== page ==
Fr. Tad currently serves as the Director of Education at The National Catholic Bioethics Center in Philadelphia and directs the Center's National Catholic Certification Program in Health Care Ethics. He is a priest of the diocese of Fall River, Massachusetts. He writes and speaks widely on bioethics and medical ethics. Since 2001, he has given several hundred presentations and invited lectures, and participated in debates and roundtables on contemporary bioethics throughout the U.S., Canada, and Europe. He has taught bioethics classes for seminarians at St. John's Seminary in Boston, Pope St. John XXIII Seminary in Weston, Kenrick-Glennon Seminary in St. Louis, St. Charles Borromeo Seminary in Philadelphia, the Catholic University of America in Washington, D.C. and Holy Apostles College and Seminary in Connecticut. As an undergraduate Fr. Tad earned degrees in philosophy, biochemistry, molecular cell biology, and chemistry, and did laboratory research on hormonal regulation of the immune response. He later earned a Ph.D. in Neuroscience from Yale University, where he focused on cloning genes for neurotransmitter transporters which are expressed in the brain. He worked for several years as a molecular biologist at Massachusetts General Hospital/Harvard Medical School. Father Tad studied for 5 years in Rome at both the Gregorian University and the Lateran University, where he did advanced work in dogmatic theology and in bioethics, examining the question of delayed ensoulment of the human embryo. He has testified before members of the Massachusetts, Wisconsin, Virginia and Oregon State Legislatures during deliberations over stem cell research and cloning. He writes a monthly newspaper column on bioethics that is nationally syndicated to more than 40 diocesan newspapers in the U.S., and which has also been carried by newspapers in England, Poland and Australia. He has done commentaries for numerous media outlets, including NBC Nightly News, CNN International, ABC World News Tonight, National Public Radio, the Wall Street Journal, the Dallas Morning News, and the New York Times.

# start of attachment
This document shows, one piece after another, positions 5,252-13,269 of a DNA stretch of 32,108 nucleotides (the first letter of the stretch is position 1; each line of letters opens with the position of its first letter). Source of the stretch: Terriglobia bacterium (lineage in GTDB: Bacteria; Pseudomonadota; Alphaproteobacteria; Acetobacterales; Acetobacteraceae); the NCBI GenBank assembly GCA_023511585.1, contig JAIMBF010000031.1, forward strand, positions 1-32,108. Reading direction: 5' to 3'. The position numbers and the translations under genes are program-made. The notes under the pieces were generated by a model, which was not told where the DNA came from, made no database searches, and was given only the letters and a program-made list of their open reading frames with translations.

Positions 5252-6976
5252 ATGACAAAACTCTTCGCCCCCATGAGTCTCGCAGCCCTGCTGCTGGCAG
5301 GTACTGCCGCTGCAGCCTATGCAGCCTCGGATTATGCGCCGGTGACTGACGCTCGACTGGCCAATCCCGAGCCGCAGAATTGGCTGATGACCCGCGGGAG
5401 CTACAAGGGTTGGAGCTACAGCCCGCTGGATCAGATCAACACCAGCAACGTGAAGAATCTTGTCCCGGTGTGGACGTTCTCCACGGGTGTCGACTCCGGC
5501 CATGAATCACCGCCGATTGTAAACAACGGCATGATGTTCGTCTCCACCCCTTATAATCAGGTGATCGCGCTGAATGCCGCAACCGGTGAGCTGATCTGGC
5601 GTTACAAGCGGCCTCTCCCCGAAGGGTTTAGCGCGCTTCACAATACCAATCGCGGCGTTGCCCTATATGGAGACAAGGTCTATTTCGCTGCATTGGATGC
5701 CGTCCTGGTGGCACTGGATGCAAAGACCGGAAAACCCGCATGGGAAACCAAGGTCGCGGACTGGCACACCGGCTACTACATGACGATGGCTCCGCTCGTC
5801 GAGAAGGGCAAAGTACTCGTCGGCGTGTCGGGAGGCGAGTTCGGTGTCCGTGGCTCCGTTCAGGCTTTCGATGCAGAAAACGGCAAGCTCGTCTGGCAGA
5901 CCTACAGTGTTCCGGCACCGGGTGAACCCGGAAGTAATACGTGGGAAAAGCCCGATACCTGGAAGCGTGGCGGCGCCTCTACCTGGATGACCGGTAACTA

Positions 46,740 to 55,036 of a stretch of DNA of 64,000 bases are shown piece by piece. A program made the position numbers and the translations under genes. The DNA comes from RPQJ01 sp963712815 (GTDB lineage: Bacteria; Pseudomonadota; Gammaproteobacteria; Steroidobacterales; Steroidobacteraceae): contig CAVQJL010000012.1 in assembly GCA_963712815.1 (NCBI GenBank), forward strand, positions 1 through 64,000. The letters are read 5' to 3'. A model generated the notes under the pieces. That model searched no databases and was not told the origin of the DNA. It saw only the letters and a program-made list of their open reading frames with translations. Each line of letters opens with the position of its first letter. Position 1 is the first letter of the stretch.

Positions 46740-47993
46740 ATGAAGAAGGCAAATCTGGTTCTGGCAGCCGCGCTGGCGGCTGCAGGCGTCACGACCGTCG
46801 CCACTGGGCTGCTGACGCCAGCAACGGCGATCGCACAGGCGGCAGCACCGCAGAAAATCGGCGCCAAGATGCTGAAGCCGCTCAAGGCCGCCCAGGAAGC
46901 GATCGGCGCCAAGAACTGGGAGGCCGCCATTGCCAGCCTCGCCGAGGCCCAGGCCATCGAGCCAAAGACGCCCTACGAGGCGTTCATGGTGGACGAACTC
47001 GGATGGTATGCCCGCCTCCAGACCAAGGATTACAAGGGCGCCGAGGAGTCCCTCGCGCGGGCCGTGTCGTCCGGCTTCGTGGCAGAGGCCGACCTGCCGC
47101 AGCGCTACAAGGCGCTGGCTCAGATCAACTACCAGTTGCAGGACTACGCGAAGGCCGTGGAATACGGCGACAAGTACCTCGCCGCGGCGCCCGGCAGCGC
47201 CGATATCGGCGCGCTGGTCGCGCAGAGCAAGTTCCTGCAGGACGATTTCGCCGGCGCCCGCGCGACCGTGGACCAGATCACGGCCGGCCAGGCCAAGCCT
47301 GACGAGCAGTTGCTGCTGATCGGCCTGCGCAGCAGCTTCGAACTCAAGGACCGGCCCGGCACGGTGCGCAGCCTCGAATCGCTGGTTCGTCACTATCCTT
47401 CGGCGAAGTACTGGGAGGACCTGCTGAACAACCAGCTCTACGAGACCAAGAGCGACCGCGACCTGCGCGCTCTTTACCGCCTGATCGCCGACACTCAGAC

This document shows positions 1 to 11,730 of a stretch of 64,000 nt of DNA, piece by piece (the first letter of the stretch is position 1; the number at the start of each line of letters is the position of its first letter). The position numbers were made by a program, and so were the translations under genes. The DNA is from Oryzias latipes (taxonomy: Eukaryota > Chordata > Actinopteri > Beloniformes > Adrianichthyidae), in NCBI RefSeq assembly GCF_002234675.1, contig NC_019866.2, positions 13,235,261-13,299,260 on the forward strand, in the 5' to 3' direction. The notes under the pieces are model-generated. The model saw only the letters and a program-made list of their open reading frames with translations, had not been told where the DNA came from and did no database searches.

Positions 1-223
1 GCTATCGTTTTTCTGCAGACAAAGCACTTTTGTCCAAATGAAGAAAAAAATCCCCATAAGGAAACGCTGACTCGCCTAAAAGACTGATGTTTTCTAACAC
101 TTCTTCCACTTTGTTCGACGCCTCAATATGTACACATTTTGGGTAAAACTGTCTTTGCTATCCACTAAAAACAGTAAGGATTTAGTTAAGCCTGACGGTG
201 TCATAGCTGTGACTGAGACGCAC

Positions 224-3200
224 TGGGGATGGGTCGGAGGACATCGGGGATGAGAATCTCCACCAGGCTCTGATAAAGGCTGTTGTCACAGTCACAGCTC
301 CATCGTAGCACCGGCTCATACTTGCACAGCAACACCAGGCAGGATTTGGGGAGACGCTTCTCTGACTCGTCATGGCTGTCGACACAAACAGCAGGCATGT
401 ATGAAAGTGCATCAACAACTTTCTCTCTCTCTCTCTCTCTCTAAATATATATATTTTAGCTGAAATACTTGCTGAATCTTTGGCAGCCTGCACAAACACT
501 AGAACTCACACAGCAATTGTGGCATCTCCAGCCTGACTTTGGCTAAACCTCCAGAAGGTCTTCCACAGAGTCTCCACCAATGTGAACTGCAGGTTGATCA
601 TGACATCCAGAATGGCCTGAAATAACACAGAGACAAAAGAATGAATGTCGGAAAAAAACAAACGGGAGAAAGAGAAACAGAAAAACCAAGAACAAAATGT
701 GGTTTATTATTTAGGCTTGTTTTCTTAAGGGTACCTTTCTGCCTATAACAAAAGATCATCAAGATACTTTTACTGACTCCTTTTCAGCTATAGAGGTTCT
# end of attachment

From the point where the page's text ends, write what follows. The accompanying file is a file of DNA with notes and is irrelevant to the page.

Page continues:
Maricela P. Moffitt, MD, MPH, FACP graduated from the University of Texas Medical School at Houston in 1986. She is Board certified in Internal Medicine and has practice Medicine for 28 years in Arizona. She obtained a Masters degree in Public Health in 1994 at the University of Arizona. Her research interest include Tuberculosis and medical education. She is currently holds the academic rank of Professor of Medicine and serves as the Director of the Doctoring Curriculum at the University of Arizona College of Medicine in Phoenix where she teaches communication and physical exam skills to medical students. She is a part-time Hospitalist at the VA Hospital in Phoenix. She has served on the 1st Way (a crisis pregnancy center) Board of Directors; The HOPE Mobile Ultrasound Unit Board; The national Catholic Medical Association Board (President 2012) and current Board member. She currently serves on the Phoenix Diocesan Medical Ethics Board, the Catholic Medical Association Phoenix Board and Livanta LLC Board (Healthcare Quality Improvement). She teaches with her husband in the RCIA program at Corpus Christi parish. She is married to Dr. Robert A. Moffitt. They have three adult children.